Welcome to another Ferrari Friday edition of “Gettin’ a l’il psycho on tyres” this week brought to you from last month’s Silver Jubilee Silverstone Classic.
There were plenty of disguised Ferrari’s present such as this 1973 Ferrari 365 GTB/4 chassis #16643 which left the factory as a 2+2 Berlinetta and was converted into a Spyder in 1988, this car is reported to have recently been upgraded with a Traffic Master tracker, Autowatch immobiliser and iPod stereo connection.
Still carrying it’s original Scaglietti 2+2 Berlinetta body above is the 1970 365 GTB/4 chassis #13775 that was owned by “20th Century Boy” Marc Bolan who famously never learned to drive fearing premature death only to be tragically killed when a passenger in a Purple Mini 1275GT driven by his partner in 1977.
Another Ferrari with a famous owner is the 1965 Ferrari 275 GTS chassis #07395 seen above which once belonged to 1980 Australian Formula One world champion Alan Jones.
I have not yet been able to discern a chassis number for the 1961 Ferrari 250 GTE above, if you know it don’t hesitate to chime in below.
The replicated TR body above also sits on a V12 250 GTE which I believe is the 1963 chassis #4873.
Finally congratulations to Gregor Fisken who is seen above dancing the, GALPOT site banner car, 246S #0784 through Chapel on his way to a win in the Stirling Moss Trophy.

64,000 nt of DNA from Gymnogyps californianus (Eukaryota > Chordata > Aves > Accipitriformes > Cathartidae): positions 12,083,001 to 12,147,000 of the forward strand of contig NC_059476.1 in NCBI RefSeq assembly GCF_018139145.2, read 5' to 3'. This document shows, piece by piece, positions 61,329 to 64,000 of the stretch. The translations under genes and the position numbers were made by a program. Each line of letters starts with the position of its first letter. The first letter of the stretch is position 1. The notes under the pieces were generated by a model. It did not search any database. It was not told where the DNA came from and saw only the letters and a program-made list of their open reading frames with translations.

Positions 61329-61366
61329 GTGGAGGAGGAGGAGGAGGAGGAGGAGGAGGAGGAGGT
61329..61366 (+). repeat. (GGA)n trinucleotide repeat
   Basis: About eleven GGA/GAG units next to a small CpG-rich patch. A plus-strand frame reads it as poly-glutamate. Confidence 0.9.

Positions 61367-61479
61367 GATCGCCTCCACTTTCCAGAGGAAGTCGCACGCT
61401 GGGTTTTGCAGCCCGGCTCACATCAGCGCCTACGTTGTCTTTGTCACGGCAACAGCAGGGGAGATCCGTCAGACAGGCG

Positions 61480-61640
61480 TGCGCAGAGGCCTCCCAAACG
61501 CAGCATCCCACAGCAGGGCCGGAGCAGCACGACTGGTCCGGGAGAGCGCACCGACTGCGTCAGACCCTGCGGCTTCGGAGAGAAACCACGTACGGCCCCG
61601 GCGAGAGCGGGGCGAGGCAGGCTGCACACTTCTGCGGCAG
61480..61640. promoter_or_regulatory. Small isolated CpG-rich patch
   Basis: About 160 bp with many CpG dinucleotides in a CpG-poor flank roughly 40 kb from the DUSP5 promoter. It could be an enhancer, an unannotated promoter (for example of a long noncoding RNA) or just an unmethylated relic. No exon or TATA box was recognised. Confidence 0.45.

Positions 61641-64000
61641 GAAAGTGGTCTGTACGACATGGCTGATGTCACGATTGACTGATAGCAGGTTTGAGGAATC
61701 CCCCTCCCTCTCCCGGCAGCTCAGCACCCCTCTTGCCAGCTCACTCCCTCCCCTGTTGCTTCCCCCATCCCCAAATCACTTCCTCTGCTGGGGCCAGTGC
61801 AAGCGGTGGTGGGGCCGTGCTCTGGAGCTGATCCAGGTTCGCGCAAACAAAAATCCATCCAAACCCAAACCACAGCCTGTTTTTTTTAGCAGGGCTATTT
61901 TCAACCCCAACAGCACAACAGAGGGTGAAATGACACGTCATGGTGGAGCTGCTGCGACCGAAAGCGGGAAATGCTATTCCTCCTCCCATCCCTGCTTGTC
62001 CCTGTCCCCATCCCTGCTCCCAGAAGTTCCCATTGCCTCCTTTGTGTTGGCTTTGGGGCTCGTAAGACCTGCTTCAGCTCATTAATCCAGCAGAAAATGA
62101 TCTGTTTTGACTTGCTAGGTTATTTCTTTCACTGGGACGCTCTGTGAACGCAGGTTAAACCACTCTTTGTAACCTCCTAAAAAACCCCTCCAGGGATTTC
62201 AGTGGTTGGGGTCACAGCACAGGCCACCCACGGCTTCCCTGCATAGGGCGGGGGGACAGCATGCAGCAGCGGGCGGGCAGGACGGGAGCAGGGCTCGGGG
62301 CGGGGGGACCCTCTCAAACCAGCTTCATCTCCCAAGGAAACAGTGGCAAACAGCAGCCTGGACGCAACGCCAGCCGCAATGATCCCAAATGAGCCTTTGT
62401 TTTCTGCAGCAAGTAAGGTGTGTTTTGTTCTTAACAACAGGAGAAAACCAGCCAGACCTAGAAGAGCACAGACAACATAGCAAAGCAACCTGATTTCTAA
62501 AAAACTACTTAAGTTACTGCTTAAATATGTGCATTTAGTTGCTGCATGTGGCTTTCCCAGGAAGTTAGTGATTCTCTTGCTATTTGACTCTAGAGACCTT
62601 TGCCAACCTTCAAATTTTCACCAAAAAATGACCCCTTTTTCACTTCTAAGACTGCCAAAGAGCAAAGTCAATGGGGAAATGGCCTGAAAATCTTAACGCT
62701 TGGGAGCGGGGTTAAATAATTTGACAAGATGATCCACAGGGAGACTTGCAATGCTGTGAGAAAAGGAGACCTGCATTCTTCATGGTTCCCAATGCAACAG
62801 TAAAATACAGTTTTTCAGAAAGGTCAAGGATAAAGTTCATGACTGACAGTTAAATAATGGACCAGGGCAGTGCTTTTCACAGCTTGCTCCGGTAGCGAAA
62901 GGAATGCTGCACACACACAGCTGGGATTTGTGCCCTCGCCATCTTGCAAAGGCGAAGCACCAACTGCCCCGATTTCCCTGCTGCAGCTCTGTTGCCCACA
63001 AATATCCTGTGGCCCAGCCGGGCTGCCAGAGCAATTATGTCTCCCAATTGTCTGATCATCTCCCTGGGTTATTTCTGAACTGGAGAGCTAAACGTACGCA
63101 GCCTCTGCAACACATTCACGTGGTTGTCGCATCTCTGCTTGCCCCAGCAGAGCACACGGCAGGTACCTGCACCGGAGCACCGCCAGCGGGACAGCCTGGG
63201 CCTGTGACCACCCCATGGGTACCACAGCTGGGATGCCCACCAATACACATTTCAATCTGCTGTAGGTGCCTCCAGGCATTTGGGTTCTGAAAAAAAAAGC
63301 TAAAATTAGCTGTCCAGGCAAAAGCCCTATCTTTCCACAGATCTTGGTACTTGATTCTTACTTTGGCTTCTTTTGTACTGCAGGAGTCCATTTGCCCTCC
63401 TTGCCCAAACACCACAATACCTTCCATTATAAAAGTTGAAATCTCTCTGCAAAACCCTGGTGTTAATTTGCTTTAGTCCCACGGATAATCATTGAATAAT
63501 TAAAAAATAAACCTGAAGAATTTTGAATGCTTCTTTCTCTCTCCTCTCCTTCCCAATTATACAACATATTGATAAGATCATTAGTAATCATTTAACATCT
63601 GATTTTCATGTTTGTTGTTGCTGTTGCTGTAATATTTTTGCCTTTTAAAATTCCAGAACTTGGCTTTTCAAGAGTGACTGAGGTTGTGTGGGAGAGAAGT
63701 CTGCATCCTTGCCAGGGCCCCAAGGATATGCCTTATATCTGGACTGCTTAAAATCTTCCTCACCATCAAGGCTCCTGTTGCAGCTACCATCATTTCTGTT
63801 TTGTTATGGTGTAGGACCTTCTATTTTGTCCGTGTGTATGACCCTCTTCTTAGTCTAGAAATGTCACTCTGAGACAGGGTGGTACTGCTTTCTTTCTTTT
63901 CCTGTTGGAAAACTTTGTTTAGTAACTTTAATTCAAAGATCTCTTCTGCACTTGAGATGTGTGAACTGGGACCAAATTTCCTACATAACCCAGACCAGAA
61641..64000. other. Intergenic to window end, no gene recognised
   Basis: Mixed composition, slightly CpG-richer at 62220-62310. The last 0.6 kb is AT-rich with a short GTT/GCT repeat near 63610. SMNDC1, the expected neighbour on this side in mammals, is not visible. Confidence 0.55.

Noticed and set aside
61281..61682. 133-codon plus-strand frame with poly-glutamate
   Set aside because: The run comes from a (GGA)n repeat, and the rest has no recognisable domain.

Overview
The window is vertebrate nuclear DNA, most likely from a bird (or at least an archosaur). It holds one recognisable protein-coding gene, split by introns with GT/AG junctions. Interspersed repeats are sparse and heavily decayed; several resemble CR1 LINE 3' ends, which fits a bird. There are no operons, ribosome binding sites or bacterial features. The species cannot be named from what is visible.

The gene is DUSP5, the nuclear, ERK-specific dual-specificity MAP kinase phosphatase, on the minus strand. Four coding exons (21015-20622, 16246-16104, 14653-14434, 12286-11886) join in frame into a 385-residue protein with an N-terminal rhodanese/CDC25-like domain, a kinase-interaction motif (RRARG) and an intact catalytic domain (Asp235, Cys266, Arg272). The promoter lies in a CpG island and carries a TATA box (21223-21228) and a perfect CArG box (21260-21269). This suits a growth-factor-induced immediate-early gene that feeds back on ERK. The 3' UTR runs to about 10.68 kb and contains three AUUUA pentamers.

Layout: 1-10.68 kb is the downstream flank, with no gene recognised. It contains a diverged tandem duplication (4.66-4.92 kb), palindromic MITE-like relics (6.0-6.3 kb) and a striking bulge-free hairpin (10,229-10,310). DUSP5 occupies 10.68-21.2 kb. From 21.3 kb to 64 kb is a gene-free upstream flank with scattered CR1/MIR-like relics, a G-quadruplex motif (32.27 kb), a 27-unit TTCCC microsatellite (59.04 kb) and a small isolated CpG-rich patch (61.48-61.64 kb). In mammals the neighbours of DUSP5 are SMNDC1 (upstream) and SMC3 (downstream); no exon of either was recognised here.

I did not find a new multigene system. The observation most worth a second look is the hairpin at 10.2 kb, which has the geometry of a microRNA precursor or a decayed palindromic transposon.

Thanks for joining me on this Ferrari Friday edition of “Gettin’ a li’l psycho on tyres, I hope you will join me tomorrow for more highlights from the Silver Jubilee Silverstone Classic. Don’t forget to come back now !
Of the Ferrari 275 family including the GTB, GTB/C, GTB/4, GTB/4 NART, the GTS is the odd one out because it has a completely different sharper Pininfarina styled body to it’s siblings.
Underneath the bonnet / hood is the same 3,286 cc / 200 cui V-12 engine block as it’s sibling 275’s with 2 cams and 3 carbs to produce 260 hp.
The chassis, independent front and rear suspension and hydraulically actuated front and rear disc brakes are also all of the same spec as it’s more rounded siblings.
Introduced in 1964 to replace the 250 GT Series 2 Cabriolet a production run of 200 275 GTS models was built up until 1966, when it was replaced by the short run of 10 rounded style 275 GTB/4 NART Spyders and more permanently by the 4 litre / 244 cui 330 GTS.
Saving the best for Ferrari Friday today’s blog is the forth and final summary of the vehicles that were on display at this years Carmel by the Sea Concours on the Avenue which comes courtesy of photographs by Geoffrey Horton.
Of the photographs Geoffrey kindly sent this Ferrari 250 GT SWB California Spyder looks a show stopper, but being one of 55 it was by no means the rarest Ferrari on display.
Enzo Ferrari took to being chauffeured about in a Ferrari 250 GT/E which gives an added poignancy to the model, however the sheer volume of cars built, around 1000, and the expense of keeping them maintained led to many subsequently being broken up for parts for more exotic models and some being hacked wholesale into more desirable examples like the 250 GT SWB Competizione linked here.
The 275 GTS above is one of 200 built between 1964 and 1966.